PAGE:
I totally understand that fish are just fish.
By that, I mean that I am not the kind of person that ascribes some sort of metaphysical depth to the experience of a bluegill. Fish are great, fish are worth protecting and pursuing – but fish, at the end of the day, are just fish.
But, you have to wonder sometimes.
For example: When two fish are hanging out, all chum-like (salmon pun!), and one gets caught – what do you think the other one is thinking? Again, “thinking” is all relative. Regardless of the cognitive capabilities of a trout, fish A seeing fish B going berserk surely elicits some sort of response.
If you’ve fished enough, you’ve probably seen the three common responses.
- “Oh crap, what’s happening to Steve!?! I’m out of here!”
- “Bugs… water… bugs… bye, Steve… bugs…”
- “Steve! That looks awesome… I’ll do it too! Yee-haw!!!”
Let’s tackle them briefly, one at a time:
The “Run Away” This is the most sensible response of a fish that experiences another fish getting caught. “Steve,” as I labeled him, has gone from a very stable situation to one that has literally shaken him into uncontrollable turmoil. The only reasonable thing for another fish to do is engage the flight response. Under a log, under a rock, upstream, downstream – just swim. You’ve got no chance to catch this one now, but they have proven themselves a worthy adversary.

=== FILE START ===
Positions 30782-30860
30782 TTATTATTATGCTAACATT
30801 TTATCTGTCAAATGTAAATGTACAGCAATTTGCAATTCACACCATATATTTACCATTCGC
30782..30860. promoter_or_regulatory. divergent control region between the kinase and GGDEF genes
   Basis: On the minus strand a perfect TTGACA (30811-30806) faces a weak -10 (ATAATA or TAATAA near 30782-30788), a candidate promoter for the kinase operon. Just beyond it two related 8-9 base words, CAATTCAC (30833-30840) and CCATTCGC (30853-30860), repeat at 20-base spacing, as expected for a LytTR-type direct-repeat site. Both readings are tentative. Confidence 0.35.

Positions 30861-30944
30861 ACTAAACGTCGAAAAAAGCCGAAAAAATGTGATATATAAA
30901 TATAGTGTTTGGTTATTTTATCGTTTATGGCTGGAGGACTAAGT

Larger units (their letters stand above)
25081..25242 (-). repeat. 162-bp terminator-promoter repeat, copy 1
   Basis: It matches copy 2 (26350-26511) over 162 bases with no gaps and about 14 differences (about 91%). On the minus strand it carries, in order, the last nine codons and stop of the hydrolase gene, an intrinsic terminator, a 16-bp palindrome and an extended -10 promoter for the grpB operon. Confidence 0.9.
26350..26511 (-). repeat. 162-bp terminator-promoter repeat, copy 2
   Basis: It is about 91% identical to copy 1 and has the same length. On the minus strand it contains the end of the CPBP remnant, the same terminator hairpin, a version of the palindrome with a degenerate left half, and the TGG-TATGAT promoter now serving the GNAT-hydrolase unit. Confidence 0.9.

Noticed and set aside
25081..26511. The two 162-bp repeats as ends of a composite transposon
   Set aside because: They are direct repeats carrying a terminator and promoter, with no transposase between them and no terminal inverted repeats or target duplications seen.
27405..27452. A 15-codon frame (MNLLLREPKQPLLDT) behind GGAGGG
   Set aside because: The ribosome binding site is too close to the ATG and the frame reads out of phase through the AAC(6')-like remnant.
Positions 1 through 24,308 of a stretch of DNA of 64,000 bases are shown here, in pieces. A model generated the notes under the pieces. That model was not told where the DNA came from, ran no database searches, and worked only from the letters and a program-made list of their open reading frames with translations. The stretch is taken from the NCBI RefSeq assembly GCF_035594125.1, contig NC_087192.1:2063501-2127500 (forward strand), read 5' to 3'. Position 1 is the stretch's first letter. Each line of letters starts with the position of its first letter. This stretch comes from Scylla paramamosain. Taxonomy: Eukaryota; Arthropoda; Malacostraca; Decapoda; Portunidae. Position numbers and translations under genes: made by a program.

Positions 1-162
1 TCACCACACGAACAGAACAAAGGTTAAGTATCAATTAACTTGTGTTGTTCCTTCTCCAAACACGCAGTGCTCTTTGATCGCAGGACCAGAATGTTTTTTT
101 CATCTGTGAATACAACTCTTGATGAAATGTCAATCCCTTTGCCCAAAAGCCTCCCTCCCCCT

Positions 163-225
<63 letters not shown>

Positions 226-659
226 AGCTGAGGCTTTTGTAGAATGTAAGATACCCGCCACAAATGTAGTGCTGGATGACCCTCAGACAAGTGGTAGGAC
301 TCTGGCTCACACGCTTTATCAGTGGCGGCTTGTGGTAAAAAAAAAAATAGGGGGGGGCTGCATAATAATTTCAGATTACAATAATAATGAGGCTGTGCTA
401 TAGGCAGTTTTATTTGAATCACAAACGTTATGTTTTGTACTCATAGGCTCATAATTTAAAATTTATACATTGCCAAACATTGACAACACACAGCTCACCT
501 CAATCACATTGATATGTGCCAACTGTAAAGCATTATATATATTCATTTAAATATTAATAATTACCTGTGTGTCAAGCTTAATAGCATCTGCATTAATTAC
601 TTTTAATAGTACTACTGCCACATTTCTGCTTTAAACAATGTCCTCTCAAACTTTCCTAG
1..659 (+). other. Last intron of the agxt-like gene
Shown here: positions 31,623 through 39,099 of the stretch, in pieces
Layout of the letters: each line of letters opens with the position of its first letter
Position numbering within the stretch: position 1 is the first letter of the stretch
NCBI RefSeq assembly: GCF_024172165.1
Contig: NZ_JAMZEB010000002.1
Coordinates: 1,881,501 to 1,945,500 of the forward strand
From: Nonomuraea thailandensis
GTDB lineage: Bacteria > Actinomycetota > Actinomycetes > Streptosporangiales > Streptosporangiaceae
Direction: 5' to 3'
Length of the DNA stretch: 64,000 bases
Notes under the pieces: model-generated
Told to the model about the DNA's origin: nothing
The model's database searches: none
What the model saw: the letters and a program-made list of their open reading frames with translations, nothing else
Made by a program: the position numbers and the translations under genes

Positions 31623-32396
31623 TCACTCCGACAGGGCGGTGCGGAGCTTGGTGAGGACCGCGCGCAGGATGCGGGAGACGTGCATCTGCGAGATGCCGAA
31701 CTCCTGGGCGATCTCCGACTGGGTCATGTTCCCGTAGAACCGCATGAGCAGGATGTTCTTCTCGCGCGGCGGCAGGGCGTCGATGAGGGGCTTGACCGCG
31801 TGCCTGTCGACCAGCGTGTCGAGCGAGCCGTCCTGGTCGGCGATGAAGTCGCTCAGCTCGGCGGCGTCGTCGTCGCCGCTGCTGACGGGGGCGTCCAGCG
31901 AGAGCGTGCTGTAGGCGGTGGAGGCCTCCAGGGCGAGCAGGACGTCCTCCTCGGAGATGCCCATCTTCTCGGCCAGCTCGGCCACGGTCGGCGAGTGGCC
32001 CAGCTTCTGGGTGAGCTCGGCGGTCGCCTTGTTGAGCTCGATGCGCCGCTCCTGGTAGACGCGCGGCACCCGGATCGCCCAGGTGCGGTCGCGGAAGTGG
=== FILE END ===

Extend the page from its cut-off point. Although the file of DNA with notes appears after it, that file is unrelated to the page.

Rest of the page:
The “Everything is Cool” Imagine sitting in a restaurant, and the guy next to you is randomly pulled across the bar by an unseen assailant and subsequently tossed around the room. But you sit there, finishing your coffee, acting all cool. Fish will do this, and it is a little troubling. Like, what have they seen that lets them keep their composure while a fellow fish is whipped into a froth? Leave him alone: he’s got lifeless eyes, black eyes, like a doll’s eyes…
The “Go Nuts” AKA, the stocked rainbow response. This is where other fish in the pool begin to react in similar behaviors as the hooked fish. They jump, cartwheel, swim in circles, or just generally act crazy. I’m sure that there is some sort of biological mechanism that triggers this, maybe some latent schooling response, but it is odd. Some fish – again, generally stockers – aren’t right between the operculum. And he’ll eat your fly, if he slows down enough to see it. But do you really want to take advantage of such a simple creature?
Now I know that there are probably some fancy ichthyological classifications for the mannerisms of various fish species when exposed to all types of stimuli. I get it. “Science.”
But I know what I see. And what I see are fish that are more entertaining than 95% of what is on television today. So what if I anthropomorphize them a little bit… talk to them from time to time… name them, even?
I mean, fish are just fish, after all.